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Monday, 06 July 2015

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SAM WYLIE-HARRIS heads to the Cote d’Azur and thinks pink for the summer social season

BEFORE the ritual of opening and pouring the wine, there’s nothing more seductive and pleasing to the eye than a pretty pink rosé.

The rose colour palette can vary from pale petal, coral, strawberry and salmon, to cantaloupe, mango and mandarin, and the challenge for winemakers is to extract the maximum amount of flavour while obtaining the wine’s characteristically pale colour.

Fashionable, fun and a wine of the times, rose is the perfect choice for ice buckets and sipping under a shimmering blue sky, especially when your usual white has lost its appeal and a glass of red feels too heavy.

Indeed, even red wine lovers can be enticed by the charms of a delicious rosé – hardly surprising considering the colour varies depending on the winemaker’s technique, and how long the skin of the red grape remains in contact with the juice.

But what is surprising is how difficult these informal wines are to make, and the art and skill that goes into getting the most out of the fruit to create the delicate, fragrant and refreshing taste that signals summer in a glass.

Provence in the South of France produces some of the best roses in the world, and 80 per cent of the region’s wine production is devoted to these celebrated pale beauties which are designed to drink young.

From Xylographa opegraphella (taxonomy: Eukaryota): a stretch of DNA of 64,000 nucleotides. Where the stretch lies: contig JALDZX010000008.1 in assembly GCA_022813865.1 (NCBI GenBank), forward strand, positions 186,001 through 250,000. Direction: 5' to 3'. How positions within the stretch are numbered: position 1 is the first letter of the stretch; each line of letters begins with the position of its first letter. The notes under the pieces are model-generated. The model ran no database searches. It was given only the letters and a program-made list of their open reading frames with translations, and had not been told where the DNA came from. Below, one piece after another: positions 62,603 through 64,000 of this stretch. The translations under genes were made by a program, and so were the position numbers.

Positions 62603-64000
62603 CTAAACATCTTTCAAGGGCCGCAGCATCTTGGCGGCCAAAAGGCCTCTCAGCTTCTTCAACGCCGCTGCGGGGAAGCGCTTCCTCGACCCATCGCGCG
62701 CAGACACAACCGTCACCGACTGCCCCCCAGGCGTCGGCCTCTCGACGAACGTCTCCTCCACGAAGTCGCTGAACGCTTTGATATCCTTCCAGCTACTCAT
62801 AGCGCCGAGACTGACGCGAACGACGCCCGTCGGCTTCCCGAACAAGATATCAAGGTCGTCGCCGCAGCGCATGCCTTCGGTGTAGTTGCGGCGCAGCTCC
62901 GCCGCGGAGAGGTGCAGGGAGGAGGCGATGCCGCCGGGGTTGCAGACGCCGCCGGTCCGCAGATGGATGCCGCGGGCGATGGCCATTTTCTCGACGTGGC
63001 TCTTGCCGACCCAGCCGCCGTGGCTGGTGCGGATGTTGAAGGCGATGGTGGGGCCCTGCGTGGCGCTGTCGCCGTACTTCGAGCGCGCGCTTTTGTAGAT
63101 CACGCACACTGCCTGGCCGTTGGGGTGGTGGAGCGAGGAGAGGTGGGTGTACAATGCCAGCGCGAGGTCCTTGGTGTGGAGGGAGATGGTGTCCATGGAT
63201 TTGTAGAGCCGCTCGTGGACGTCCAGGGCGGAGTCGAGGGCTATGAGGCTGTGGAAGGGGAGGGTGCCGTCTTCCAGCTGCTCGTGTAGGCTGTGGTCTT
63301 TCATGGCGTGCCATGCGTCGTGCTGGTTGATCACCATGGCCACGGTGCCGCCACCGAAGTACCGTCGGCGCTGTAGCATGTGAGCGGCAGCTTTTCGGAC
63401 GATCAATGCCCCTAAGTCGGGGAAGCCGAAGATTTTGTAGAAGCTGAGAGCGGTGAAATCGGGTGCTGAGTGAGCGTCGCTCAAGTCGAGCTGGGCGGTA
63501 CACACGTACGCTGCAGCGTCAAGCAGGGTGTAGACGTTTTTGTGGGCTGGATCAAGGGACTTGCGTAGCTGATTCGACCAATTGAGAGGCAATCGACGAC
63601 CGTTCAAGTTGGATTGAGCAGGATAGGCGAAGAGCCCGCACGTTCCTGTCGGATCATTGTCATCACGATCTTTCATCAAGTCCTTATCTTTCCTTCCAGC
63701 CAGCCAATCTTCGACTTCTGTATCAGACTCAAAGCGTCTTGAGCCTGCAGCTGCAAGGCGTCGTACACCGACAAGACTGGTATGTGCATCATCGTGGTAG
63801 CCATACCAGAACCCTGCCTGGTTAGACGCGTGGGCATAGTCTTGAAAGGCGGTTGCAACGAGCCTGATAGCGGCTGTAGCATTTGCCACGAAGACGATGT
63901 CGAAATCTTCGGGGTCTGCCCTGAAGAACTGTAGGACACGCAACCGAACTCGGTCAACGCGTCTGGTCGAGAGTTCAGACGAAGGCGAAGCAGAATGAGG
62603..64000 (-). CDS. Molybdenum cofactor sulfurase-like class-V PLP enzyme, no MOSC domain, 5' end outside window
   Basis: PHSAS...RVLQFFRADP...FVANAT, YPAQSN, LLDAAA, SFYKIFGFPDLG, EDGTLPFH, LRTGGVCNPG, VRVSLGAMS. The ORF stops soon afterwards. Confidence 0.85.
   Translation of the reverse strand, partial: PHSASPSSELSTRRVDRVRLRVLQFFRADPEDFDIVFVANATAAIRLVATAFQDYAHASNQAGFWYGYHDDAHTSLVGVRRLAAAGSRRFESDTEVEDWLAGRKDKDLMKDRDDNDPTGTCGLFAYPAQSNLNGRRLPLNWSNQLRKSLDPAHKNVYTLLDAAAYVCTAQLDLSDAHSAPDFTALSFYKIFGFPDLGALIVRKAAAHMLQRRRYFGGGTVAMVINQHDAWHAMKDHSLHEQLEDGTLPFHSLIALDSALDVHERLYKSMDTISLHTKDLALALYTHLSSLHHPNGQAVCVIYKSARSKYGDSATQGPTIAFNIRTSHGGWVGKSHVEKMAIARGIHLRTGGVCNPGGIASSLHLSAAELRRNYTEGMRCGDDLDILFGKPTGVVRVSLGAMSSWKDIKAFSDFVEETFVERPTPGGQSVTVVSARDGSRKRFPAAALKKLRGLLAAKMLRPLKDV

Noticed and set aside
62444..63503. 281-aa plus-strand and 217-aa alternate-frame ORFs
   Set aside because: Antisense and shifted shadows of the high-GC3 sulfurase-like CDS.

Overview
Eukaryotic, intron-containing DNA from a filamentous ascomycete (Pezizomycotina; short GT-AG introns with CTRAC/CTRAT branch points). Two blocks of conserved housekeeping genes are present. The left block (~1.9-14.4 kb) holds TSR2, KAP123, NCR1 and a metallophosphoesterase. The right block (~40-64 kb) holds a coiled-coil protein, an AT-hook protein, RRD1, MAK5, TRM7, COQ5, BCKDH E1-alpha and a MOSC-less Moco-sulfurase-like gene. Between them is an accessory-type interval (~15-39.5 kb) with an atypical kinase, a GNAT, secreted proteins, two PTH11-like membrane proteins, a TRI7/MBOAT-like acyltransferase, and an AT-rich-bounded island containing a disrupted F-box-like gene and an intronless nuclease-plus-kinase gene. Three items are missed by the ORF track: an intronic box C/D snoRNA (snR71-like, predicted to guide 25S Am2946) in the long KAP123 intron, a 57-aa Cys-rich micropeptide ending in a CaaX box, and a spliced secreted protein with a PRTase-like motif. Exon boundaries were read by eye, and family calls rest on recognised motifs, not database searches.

For a good entry level pink and a taste of lifestyles of the rich and famous, try La Coeur de la Presqu’ile de St Tropez Rosé 2011, Var IGP. Anything with St Tropez on the label must taste good, and this peachy pink lives up to its name. Fresh and fruity, it’s a savoury mouthful of crushed berry fruits with gooseberry-like acidity and a zippy finish.

One of the prettiest labels, Mirabeau Provence Rosé 2011, Provence, is an appealing rosy blush pink. Classy and fragrant with ribbons of strawberry flavours and a rush of raspberry on the dry but fruity finish, it’s a delicious aperitif.

A notch up the scale, Chateau de Berne 2011, Grande Recolte, Cotes de Provence, is an elegant salmon pink that’s fresh and soft with tender apricot and peachy fruit. It has a silky texture and fragrant length to pair with classic Provençal dishes such as salad nicoise or rotisserie chicken with lemon and herbs.

For a petal pink with lively minerality, try Chateau Vignelaure Rosé 2011, Coteaux d’Aix-en-Provence. With good concentration of fruit, a grapefruit core and refreshing acidity, this rosé suits sushi, salmon tartare, tuna steak and charcuterie.

If you like to swirl your glass and be rewarded with a scented nose of orange blossom notes, try Chateau St Baillon 2011, Reserve du Chateau Cotes de Provence Rosé 2011. A succulent rosé with an abundance of fruit, strawberry and cherry flavours and a lift of lime, it has wide appeal.


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